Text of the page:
By Gigi Wood
CEDAR RAPIDS – Tony Hsieh, the iconic CEO of Zappos.com, has led the development of a business incubator campus in downtown Las Vegas.
Mr. Hsieh, author of “Delivering Happiness” and the entrepreneur who took Zappos from a $1.6 million business in 2000 to a $1 billion company in 2009, is creating the incubator campus to accelerate innovation, improve creativity and solve community problems.
“It’s all about creating an environment that appeals to the creative class and creating more serendipitous interactions among employees and the community,” Mr. Hsieh said in an interview with Las Vegas Sun.
That idea, of creating company campuses that incorporate business incubators, is coming to Cedar Rapids.
Geonetric, the Cedar Rapids-based healthcare website developer, is just starting construction on its new building. The company, which has been on the Corridor Business Journal’s Fastest Growing Companies list for four times since the list started in 2008, was also named to the inaugural Coolest Places to Work in the Corridor list last month.
Eric Engelmann and Ben Dillon, Geonetric’s co-owners, announced plans last week to dedicate the second floor of the new building as business incubator space. When the building is complete in spring 2014, Vault Coworking will move from its space in the Guaranty Bank building to Geonetric’s business incubator and will manage the project.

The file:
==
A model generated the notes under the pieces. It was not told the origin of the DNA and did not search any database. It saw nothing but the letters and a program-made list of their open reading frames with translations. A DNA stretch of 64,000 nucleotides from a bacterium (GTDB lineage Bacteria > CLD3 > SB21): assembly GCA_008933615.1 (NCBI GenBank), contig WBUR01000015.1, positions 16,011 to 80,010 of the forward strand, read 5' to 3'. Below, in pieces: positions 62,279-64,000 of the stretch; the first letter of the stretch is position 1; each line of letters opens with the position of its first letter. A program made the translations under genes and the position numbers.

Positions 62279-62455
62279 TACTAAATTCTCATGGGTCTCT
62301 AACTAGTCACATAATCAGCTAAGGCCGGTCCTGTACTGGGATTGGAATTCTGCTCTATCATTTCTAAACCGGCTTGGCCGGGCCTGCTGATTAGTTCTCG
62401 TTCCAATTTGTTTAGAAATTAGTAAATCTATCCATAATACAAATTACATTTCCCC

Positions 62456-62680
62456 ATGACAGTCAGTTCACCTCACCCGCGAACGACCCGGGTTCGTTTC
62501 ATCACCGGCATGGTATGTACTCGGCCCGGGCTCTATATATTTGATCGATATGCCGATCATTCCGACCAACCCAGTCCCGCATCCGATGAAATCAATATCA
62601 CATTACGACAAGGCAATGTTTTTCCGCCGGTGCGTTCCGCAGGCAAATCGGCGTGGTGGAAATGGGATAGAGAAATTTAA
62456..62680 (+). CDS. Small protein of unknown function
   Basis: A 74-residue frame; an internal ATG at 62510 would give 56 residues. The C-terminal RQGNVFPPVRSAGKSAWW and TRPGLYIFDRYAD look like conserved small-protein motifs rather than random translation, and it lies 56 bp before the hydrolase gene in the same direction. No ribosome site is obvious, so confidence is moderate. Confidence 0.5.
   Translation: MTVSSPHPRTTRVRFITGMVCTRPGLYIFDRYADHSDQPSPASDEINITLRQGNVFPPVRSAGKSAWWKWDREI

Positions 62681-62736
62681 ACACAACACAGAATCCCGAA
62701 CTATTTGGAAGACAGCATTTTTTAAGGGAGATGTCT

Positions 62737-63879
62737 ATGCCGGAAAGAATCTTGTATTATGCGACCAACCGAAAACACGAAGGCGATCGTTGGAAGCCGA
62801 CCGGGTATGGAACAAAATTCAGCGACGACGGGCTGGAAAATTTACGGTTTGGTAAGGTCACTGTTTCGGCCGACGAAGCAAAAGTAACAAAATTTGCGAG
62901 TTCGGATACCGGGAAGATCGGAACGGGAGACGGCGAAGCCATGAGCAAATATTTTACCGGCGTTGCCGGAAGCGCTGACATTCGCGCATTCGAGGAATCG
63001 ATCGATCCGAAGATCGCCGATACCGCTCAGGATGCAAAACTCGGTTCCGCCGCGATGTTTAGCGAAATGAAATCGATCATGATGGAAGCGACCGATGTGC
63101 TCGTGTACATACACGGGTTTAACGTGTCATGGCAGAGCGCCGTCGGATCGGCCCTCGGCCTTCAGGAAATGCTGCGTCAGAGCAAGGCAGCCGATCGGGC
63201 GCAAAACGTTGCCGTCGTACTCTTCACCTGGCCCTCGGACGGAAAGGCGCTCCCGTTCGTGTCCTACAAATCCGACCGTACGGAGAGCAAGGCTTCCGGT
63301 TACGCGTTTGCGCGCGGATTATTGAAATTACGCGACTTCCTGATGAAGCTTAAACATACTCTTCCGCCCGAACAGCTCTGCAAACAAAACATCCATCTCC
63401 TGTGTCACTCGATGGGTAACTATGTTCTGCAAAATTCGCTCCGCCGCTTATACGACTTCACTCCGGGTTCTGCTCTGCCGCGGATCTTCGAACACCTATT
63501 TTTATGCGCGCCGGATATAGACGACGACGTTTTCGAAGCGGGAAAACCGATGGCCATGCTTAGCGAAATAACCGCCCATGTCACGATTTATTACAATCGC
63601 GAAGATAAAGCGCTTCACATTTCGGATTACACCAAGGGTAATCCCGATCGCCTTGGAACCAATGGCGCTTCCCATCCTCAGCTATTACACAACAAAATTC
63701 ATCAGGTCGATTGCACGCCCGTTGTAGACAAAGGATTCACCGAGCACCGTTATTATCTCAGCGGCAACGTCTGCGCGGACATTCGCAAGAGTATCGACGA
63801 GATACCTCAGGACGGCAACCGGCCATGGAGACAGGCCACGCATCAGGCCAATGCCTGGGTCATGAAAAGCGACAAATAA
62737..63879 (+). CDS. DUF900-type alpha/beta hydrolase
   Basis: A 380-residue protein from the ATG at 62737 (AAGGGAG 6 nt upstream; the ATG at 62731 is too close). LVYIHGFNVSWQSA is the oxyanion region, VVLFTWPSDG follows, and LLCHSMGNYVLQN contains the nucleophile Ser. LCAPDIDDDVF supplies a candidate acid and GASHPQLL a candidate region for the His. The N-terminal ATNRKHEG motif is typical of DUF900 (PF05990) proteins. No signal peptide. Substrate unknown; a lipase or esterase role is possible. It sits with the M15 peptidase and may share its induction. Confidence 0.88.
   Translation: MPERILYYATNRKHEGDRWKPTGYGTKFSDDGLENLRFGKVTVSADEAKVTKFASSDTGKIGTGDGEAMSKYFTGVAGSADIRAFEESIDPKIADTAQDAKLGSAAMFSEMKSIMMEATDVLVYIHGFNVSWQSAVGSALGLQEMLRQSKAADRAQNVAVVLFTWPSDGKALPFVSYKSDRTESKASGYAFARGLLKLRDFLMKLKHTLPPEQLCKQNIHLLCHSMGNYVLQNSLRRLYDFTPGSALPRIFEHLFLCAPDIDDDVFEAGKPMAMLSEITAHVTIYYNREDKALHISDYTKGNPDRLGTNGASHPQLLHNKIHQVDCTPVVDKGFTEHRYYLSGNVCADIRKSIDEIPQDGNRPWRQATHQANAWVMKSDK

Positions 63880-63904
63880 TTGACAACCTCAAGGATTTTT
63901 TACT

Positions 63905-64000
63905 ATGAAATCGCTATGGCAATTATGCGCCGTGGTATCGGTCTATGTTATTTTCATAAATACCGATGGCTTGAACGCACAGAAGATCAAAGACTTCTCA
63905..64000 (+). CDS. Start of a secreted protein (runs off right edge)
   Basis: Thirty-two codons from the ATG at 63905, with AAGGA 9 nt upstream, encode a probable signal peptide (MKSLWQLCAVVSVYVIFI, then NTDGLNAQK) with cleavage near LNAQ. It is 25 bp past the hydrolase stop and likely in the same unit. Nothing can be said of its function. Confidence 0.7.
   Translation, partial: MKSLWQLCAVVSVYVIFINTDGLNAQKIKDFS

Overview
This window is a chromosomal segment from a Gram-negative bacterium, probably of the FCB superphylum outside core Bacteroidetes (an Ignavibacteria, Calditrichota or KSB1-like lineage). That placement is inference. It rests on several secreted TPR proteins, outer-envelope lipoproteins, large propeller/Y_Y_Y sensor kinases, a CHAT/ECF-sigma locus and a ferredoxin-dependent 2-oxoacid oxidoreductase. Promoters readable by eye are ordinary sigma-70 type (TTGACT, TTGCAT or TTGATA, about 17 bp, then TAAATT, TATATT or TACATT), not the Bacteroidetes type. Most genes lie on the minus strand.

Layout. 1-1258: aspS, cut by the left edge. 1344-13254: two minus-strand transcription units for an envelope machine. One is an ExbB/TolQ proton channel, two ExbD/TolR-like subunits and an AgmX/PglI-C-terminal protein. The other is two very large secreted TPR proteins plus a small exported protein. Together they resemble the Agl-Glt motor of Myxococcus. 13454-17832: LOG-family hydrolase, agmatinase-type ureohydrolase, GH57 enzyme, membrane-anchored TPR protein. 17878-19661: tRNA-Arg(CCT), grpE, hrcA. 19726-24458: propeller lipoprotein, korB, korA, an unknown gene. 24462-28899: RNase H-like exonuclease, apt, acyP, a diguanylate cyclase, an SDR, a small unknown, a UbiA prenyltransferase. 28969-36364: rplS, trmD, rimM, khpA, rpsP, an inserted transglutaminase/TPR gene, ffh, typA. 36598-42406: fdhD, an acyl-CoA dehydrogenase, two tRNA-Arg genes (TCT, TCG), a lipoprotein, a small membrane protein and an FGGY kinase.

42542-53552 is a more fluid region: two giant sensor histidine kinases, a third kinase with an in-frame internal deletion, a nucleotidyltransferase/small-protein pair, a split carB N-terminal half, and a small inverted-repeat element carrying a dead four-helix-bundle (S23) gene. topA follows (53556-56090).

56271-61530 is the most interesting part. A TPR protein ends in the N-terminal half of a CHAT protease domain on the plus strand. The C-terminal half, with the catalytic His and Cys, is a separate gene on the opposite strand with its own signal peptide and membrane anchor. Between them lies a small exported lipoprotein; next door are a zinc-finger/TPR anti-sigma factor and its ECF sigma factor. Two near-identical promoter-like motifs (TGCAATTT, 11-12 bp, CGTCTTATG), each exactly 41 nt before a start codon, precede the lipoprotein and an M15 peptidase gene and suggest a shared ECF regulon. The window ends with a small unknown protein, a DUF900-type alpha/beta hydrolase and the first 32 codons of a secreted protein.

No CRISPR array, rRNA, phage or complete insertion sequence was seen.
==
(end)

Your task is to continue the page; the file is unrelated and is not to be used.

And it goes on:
“This all came about because (Vault founders) Andy Stoll and Amanda Styron and I have a similar vision of bringing together creative, technical and entrepreneurial people together to congregate in one place,” Mr. Engelmann said. “We may not have the millions to do what Tony Hsieh has done in Las Vegas, but we feel like we can help build a community.”
The $5.5 million building will be located in the New Bohemia (NewBo) arts and entertainment district in downtown Cedar Rapids. Mr. Engelmann said he hopes to help launch 100 or more startups during the next few years.
“This hits upon every interest I have, entrepreneurship, building a community and bringing together smart people to change the world,” he said. “And Cedar Rapids needs an environment to steer entrepreneurs and let them know quickly whether their ideas are good or not.”
Entrepreneurs in the business incubator rubbing shoulders daily with Geonetric employees could help create new businesses and new ideas and potentially help solve large-scale community problems, such as education challenges.
“Solving problems requires creative people,” he said. “By having all these people together, maybe we make a dent in solving problems.”
Geonetric itself has tried some unconventional approaches. One is essentially eliminating the managerial hierarchy within the business. Another was the Blue Sky initiative, which helped launch startup companies. Instead of focusing and launching one business at a time, Mr. Engelmann decided it would be more effective to host business incubator space.
“There are already people out there (trying to start businesses),” he said. “We thought we should help them accelerate.”
Geonetric has not yet received any state or local incentives for the project, Mr. Engelmann said.